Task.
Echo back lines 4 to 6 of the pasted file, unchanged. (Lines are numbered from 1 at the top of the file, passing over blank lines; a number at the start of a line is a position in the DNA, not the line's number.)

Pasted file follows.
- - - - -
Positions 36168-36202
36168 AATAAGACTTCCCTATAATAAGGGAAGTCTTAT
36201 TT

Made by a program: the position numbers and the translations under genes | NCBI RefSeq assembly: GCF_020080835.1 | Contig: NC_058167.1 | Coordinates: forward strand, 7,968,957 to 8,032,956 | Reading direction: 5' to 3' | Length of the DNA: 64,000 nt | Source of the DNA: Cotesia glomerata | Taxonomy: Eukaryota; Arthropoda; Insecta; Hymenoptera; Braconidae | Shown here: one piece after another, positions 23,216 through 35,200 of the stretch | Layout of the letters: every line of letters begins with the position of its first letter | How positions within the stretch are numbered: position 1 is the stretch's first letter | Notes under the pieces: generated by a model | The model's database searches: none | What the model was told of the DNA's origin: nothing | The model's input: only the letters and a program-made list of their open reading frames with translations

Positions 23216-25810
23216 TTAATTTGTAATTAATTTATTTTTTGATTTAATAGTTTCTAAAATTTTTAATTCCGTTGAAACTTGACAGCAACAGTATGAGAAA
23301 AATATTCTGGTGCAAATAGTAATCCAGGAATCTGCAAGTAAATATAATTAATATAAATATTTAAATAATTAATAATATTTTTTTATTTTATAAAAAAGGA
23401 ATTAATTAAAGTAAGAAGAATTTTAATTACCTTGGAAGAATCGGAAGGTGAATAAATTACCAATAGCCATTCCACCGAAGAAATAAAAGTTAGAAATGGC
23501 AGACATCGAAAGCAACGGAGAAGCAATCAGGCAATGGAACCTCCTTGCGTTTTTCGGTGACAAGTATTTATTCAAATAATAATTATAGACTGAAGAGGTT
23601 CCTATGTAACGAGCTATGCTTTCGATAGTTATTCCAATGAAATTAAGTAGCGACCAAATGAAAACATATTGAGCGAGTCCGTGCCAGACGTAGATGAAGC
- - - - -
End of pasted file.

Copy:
Made by a program: the position numbers and the translations under genes | NCBI RefSeq assembly: GCF_020080835.1 | Contig: NC_058167.1 | Coordinates: forward strand, 7,968,957 to 8,032,956 | Reading direction: 5' to 3' | Length of the DNA: 64,000 nt | Source of the DNA: Cotesia glomerata | Taxonomy: Eukaryota; Arthropoda; Insecta; Hymenoptera; Braconidae | Shown here: one piece after another, positions 23,216 through 35,200 of the stretch | Layout of the letters: every line of letters begins with the position of its first letter | How positions within the stretch are numbered: position 1 is the stretch's first letter | Notes under the pieces: generated by a model | The model's database searches: none | What the model was told of the DNA's origin: nothing | The model's input: only the letters and a program-made list of their open reading frames with translations

Positions 23216-25810
23216 TTAATTTGTAATTAATTTATTTTTTGATTTAATAGTTTCTAAAATTTTTAATTCCGTTGAAACTTGACAGCAACAGTATGAGAAA